Correction Appended, May 29 2012
As Queen Elizabeth II celebrates her Diamond Jubilee and millions around the world prepare to honor her 60-year reign, that “long live the Queen” feeling is at its peak. But the monarch also recently celebrated her 86th birthday, and sadly, nothing lasts forever: so in a recent survey Britons were asked, if given the choice, whom they’d like to see the crown pass to next.
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While Prince Charles is next in line for the throne, his popularity has waxed and waned over the years, prompting occasional calls for William, his eldest son, to jump the line and serve next. With the June 2–5 Jubilee weekend fast approaching, the polling firm Ipsos MORI attempted to gauge the current sentiment on the royal family. It was close, but the majority of Britons would prefer to follow the rules of the royals, with Charles following in his mother’s footsteps as monarch. According to the poll, 51% of Britons thought Charles should succeed the Queen, while 40% would prefer the crown go to William.
It might not seem like much of a victory, but the Prince of Wales has never had a lot of luck when it comes to popularity contests. After he and the beloved Princess Diana split, Charles saw his favorability ratings plummet. After Diana’s death in a 1997 car accident, Charles’ popularity sank even further. In the days following her death, more Britons thought William — then only 15 years old — should be the next King than thought Charles should.
While the Prince has largely made his way back into the public’s esteem, it’s still hard to compete with his son’s youth and charm. As Tom Mludzinski, deputy head of political research at Ipsos MORI, said in a statement: “Of course Prince Charles is next in line, but younger people in particular would like to see Prince William succeed as King.”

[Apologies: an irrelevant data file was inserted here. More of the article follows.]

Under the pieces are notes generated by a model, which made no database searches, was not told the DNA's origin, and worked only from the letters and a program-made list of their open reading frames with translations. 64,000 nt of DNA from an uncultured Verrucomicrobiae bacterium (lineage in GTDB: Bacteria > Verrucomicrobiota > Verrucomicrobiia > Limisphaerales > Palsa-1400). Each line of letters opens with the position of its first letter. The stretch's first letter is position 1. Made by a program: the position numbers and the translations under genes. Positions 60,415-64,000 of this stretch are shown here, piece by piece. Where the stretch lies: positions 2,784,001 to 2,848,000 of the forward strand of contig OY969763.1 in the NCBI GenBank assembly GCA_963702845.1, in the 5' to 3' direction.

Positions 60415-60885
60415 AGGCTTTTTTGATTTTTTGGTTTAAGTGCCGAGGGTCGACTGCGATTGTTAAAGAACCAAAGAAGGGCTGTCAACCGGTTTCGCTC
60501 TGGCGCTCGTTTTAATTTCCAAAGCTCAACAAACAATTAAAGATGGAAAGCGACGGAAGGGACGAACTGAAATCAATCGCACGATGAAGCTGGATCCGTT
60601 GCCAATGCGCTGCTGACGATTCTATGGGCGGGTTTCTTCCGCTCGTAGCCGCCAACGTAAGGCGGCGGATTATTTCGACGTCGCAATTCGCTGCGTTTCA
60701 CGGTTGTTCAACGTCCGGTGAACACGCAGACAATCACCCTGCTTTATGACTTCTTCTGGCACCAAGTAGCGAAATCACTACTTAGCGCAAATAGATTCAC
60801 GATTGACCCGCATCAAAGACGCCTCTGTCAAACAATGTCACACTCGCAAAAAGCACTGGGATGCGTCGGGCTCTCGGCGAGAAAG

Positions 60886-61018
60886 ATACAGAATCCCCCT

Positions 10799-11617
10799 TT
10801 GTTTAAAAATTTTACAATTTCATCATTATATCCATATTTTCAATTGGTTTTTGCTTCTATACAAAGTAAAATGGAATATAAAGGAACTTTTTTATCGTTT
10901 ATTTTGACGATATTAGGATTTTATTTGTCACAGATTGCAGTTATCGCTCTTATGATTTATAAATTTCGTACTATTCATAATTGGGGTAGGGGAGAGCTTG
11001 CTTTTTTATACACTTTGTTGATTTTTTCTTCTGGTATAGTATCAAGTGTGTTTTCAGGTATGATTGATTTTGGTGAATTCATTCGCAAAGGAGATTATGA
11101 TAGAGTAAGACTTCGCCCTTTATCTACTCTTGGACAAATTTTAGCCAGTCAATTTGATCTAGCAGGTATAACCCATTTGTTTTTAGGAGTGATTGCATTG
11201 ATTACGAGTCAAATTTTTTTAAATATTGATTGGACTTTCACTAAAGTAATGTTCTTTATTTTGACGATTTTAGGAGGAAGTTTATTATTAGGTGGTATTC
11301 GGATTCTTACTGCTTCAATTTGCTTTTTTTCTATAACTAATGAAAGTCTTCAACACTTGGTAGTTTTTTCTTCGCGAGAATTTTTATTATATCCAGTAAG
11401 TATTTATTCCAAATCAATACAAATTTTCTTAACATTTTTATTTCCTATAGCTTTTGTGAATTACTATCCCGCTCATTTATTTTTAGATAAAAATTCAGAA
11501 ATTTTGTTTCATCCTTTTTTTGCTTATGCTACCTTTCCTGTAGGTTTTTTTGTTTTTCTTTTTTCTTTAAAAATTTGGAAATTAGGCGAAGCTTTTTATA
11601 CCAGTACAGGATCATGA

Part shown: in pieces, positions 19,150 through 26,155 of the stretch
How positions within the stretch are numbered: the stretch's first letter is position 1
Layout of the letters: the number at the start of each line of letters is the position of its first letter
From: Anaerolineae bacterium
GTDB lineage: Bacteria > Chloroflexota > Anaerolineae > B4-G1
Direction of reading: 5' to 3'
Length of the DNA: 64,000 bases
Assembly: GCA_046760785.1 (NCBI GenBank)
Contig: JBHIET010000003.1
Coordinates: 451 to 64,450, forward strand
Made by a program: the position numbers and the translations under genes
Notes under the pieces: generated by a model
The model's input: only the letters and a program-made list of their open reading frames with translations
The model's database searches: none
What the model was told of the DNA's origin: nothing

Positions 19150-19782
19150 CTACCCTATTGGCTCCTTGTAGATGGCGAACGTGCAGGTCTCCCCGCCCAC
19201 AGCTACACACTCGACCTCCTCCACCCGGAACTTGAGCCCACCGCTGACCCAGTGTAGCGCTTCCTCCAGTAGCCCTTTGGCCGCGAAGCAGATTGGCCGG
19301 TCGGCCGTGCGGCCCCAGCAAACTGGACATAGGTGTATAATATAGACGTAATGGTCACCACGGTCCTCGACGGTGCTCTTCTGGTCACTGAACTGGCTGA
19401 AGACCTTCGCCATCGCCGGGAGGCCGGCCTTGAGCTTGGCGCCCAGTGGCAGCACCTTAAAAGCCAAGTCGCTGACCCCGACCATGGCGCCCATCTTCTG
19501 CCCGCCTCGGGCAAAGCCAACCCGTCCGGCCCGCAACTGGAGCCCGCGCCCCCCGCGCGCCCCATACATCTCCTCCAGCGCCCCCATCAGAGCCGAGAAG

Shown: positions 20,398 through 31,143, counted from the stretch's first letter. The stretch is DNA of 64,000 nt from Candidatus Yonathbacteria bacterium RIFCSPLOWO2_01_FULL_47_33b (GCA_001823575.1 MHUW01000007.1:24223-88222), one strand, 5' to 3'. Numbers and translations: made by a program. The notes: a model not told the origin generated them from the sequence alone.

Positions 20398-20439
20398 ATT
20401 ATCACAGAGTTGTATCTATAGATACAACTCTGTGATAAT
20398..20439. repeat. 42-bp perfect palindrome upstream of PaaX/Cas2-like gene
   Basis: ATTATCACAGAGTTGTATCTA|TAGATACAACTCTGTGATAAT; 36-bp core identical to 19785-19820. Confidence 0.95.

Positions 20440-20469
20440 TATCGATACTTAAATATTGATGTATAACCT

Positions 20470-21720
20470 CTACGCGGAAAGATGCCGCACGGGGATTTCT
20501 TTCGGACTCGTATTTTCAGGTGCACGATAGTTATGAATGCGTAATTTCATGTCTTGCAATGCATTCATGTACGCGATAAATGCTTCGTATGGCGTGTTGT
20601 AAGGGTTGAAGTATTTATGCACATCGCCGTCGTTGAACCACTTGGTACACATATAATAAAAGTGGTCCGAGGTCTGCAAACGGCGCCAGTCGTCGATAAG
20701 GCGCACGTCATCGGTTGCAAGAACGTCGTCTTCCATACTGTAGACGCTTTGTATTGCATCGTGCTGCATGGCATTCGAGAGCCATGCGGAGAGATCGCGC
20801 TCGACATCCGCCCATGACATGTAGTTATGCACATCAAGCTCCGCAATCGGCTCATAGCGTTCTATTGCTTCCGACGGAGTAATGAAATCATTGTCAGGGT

It’s not hard to imagine why younger generations would be more keen on William than Charles. You may recall a certain wedding last spring, which sparked an international media frenzy. When Will married commoner Kate Middleton — his college sweetheart — it was not only a fairy tale come true, it also represented a move toward a more modern monarchy. Throw in a proposed amendment to the rules of royal primogeniture, which would allow a firstborn girl to take the throne (even if she had a younger brother), and the royal family is a much transformed institution.
Put the succession question aside, however, and it’s clear that during this week’s Jubilee celebrations, all eyes will be on one royal in particular: Elizabeth. And with the commemoration expected to bring a $15.8 billion boost to British tourism, it would seem that the Queen is as popular as ever.
This article incorrectly stated that the rules of royal primogeniture had been appended to allow a firstborn girl to take the throne. While the Commonwealth has proposed the change and court officials report the Queen supports such a measure, it has yet to be ratified by Parliament.